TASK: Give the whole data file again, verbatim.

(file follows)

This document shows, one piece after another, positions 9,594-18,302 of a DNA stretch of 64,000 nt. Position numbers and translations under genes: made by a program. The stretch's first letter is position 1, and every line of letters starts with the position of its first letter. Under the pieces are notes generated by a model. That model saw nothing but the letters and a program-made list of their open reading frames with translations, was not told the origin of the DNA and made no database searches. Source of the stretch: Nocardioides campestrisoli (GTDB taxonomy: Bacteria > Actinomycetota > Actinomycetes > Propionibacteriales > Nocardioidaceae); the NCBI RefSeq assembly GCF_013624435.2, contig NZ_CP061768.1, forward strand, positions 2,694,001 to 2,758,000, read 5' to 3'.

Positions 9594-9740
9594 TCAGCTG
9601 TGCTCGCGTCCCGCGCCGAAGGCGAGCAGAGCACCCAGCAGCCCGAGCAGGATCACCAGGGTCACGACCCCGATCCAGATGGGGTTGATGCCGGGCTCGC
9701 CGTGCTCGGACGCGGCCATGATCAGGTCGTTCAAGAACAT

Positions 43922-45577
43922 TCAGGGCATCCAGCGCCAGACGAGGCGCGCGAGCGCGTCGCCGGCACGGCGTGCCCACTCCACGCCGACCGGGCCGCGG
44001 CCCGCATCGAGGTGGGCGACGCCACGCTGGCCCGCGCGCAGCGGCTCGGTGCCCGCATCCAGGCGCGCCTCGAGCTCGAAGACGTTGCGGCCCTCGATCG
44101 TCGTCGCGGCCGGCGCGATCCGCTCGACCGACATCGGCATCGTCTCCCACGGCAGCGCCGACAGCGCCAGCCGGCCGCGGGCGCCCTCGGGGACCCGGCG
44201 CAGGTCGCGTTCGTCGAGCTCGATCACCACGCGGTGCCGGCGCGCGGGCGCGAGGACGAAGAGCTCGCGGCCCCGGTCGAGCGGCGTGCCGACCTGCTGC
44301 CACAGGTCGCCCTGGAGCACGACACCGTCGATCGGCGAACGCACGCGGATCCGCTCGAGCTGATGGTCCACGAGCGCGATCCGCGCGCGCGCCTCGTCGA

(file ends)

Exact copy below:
This document shows, one piece after another, positions 9,594-18,302 of a DNA stretch of 64,000 nt. Position numbers and translations under genes: made by a program. The stretch's first letter is position 1, and every line of letters starts with the position of its first letter. Under the pieces are notes generated by a model. That model saw nothing but the letters and a program-made list of their open reading frames with translations, was not told the origin of the DNA and made no database searches. Source of the stretch: Nocardioides campestrisoli (GTDB taxonomy: Bacteria > Actinomycetota > Actinomycetes > Propionibacteriales > Nocardioidaceae); the NCBI RefSeq assembly GCF_013624435.2, contig NZ_CP061768.1, forward strand, positions 2,694,001 to 2,758,000, read 5' to 3'.

Positions 9594-9740
9594 TCAGCTG
9601 TGCTCGCGTCCCGCGCCGAAGGCGAGCAGAGCACCCAGCAGCCCGAGCAGGATCACCAGGGTCACGACCCCGATCCAGATGGGGTTGATGCCGGGCTCGC
9701 CGTGCTCGGACGCGGCCATGATCAGGTCGTTCAAGAACAT

Positions 43922-45577
43922 TCAGGGCATCCAGCGCCAGACGAGGCGCGCGAGCGCGTCGCCGGCACGGCGTGCCCACTCCACGCCGACCGGGCCGCGG
44001 CCCGCATCGAGGTGGGCGACGCCACGCTGGCCCGCGCGCAGCGGCTCGGTGCCCGCATCCAGGCGCGCCTCGAGCTCGAAGACGTTGCGGCCCTCGATCG
44101 TCGTCGCGGCCGGCGCGATCCGCTCGACCGACATCGGCATCGTCTCCCACGGCAGCGCCGACAGCGCCAGCCGGCCGCGGGCGCCCTCGGGGACCCGGCG
44201 CAGGTCGCGTTCGTCGAGCTCGATCACCACGCGGTGCCGGCGCGCGGGCGCGAGGACGAAGAGCTCGCGGCCCCGGTCGAGCGGCGTGCCGACCTGCTGC
44301 CACAGGTCGCCCTGGAGCACGACACCGTCGATCGGCGAACGCACGCGGATCCGCTCGAGCTGATGGTCCACGAGCGCGATCCGCGCGCGCGCCTCGTCGA